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Supreme Court in New York Times Co. v. United States Essay (Critical Writing)


Introduction

The American constitution has been very important in defining the relationship that exists between the three arms of government. The executive, judiciary, and the legislature are three independent units of the government. The constitution explains how these three arms of the government should relate to one another. The legislature is responsible for enacting laws. The executive implements the law while the judiciary is always called upon to interpret the law. Jefferson (1995) says that these three bodies should discharge their duties without any form of intimidation from other arms of government. In this particular case of New York Times versus the government, the court was called upon to undertake its constitutional right of interpreting the law. The Supreme Court ruled in favor of the New York Times.

Analysis of the Case

It is important to understand the constitution of this country in its entirety before finally concluding whether or not the decision made by the courts was correct. Understanding the Constitution’s Articles II, III, and the First Amendment may shed more light on what could have lead the judiciary to make its decision. Article two of the American constitution defines the formation and powers executive, while Article 3 talks about the formation and powers of the judiciary. From these two articles of the constitution, it comes out clearly that the judiciary is bound by no laws to make decisions in favor of the executive. The judiciary is an independent arm that is responsible for the Americans. To this extent, it would be easy to say that the Supreme Court was justified to decide by favoring the New York Times because their interpretation of the law guided their decision. Moreover, the courts are responsible for the people of America and not to the executive. The decision of the courts could have been because the executive lied to the public, and there was every right to make the public aware of this fact. To the Supreme Court, the executive had no moral right to classify information that was misleading to the public. The supreme court must have felt that the executive- being answerable to the people of America- had a responsibility of coming out and telling the truth about this issue instead of misleading Americans (Whittington, 2006). In this light, the court’s decision could be considered right.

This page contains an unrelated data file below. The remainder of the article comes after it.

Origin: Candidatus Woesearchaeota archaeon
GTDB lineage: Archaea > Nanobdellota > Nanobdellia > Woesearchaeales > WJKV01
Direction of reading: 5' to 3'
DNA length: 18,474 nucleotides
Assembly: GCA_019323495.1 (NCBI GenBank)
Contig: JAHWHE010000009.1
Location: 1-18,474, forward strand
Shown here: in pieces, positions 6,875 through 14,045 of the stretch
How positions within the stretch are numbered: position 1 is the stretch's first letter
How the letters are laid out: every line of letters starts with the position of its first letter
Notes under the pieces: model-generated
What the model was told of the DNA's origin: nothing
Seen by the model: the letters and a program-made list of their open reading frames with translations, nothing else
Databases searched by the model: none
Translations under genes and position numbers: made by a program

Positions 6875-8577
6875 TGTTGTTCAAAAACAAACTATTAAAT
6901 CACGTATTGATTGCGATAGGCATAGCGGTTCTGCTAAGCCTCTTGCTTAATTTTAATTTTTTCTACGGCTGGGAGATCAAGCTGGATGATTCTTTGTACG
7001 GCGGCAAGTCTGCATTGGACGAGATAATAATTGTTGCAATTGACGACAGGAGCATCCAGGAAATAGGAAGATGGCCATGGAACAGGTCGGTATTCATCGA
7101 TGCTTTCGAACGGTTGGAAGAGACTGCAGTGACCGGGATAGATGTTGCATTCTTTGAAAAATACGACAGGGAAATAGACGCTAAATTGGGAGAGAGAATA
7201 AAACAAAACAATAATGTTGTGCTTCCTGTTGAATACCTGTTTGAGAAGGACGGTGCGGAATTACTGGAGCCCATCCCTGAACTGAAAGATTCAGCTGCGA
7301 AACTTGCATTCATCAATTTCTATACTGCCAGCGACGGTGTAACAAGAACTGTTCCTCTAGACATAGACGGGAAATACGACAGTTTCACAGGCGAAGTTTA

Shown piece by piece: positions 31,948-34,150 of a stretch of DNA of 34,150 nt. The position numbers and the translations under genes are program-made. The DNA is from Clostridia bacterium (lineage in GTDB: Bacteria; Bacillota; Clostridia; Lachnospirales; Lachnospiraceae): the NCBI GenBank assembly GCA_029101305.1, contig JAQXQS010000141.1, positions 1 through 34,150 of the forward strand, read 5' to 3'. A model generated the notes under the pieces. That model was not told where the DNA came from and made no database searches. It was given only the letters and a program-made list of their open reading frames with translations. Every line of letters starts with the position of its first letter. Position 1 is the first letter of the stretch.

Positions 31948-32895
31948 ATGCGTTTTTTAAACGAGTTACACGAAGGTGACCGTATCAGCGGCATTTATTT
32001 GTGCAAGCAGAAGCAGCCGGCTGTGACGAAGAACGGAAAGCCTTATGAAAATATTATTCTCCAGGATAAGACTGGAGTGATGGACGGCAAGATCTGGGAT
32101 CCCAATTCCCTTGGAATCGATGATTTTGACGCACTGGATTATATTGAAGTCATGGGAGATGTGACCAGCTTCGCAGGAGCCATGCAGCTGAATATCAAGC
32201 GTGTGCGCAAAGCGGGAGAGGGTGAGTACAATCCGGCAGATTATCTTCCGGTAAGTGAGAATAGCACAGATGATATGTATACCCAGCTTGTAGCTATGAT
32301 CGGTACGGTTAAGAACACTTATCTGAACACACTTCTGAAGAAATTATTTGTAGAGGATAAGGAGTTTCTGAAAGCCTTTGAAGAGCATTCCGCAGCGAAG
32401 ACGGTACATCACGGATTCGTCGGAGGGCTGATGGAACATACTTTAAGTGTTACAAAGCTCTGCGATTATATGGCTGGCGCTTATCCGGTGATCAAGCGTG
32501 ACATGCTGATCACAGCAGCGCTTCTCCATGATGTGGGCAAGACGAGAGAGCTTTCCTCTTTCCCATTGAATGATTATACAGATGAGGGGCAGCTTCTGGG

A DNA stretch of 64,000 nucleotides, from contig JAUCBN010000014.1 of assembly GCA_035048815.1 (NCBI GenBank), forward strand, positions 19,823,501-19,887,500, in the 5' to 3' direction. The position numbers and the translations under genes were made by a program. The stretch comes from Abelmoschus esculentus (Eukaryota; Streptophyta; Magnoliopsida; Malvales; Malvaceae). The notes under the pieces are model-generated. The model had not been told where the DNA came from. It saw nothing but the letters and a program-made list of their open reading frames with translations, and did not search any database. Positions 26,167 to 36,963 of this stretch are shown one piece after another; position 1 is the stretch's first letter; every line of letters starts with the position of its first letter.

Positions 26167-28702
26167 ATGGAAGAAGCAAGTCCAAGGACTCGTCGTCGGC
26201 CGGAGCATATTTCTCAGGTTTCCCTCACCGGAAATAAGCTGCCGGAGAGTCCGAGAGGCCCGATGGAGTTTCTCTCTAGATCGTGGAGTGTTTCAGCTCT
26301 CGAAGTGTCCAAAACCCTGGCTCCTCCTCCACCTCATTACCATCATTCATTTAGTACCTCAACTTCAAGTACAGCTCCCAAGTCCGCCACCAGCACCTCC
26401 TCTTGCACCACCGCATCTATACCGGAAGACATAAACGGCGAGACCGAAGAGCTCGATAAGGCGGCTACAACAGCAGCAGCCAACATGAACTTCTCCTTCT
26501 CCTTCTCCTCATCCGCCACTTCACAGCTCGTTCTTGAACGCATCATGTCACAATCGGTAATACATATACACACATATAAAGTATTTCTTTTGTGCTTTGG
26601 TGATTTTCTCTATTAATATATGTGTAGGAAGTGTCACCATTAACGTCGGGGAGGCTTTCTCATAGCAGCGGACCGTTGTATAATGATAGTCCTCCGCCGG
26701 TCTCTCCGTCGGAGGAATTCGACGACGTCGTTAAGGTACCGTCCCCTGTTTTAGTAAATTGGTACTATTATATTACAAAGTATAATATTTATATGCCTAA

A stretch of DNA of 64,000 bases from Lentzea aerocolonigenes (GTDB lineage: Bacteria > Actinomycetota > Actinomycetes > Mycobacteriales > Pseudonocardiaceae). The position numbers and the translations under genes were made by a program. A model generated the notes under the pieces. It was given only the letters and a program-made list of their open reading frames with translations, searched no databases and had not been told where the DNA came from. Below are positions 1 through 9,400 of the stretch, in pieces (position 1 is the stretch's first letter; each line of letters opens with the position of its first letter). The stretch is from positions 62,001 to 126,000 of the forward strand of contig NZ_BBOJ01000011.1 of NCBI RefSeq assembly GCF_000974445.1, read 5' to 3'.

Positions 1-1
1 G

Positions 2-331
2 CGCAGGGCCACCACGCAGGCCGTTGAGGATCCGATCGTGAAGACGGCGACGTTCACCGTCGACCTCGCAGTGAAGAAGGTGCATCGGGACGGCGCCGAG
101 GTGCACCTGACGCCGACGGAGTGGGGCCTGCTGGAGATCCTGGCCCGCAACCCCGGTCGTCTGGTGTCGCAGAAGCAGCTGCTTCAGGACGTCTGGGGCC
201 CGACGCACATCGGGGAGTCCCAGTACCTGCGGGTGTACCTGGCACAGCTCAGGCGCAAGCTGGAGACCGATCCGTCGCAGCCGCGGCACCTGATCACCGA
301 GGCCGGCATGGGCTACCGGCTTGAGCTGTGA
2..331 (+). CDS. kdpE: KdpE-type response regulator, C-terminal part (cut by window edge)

However, it is important to understand the constitution in its holistic form other than from one biased side. It is important to understand the letter and the spirit of the law in order to make sound decisions. The United States executive has a mandate from people to engage in wars whenever this may be considered necessary, especially when there is a feeling that these external forces threaten America’s interests. During such wars, it is important to consider some information classified to protect the nation. For instance, the United States is home to people from all over the world, including the people of Vietnam and their sympathizers. Some of these people are enemies of this country. According to Dorf (2009), releasing information to the public would make this information reach these enemies and they can use it against this country. The executive shall have failed when such a thing happens. Once information is considered classified, it should forever remain so even after the war.

Conclusion

The Supreme Court, therefore, made an error by allowing this information, which had previously been considered classified, to reach the public. This court acted in contempt of the executive and all the constitutional powers bestowed upon it.

References

Dorf, M. (2009). Constitutional law stories. New York: Foundation Press.

Jefferson, T. (1995). The republic of letters: The correspondence between Thomas Jefferson and James Madison, 1776-1826. New York: Norton.

Whittington, K. (2006). How to read the constitution: Self-government and the jurisprudence of originalism. Washington: Heritage Foundation.

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IvyPanda. (2020, July 24). Supreme Court in New York Times Co. v. United States. Retrieved from https://ivypanda.com/essays/supreme-court-in-new-york-times-co-v-united-states/

Work Cited

"Supreme Court in New York Times Co. v. United States." IvyPanda, 24 July 2020, ivypanda.com/essays/supreme-court-in-new-york-times-co-v-united-states/.

1. IvyPanda. "Supreme Court in New York Times Co. v. United States." July 24, 2020. https://ivypanda.com/essays/supreme-court-in-new-york-times-co-v-united-states/.


Bibliography


IvyPanda. "Supreme Court in New York Times Co. v. United States." July 24, 2020. https://ivypanda.com/essays/supreme-court-in-new-york-times-co-v-united-states/.

References

IvyPanda. 2020. "Supreme Court in New York Times Co. v. United States." July 24, 2020. https://ivypanda.com/essays/supreme-court-in-new-york-times-co-v-united-states/.

References

IvyPanda. (2020) 'Supreme Court in New York Times Co. v. United States'. 24 July.

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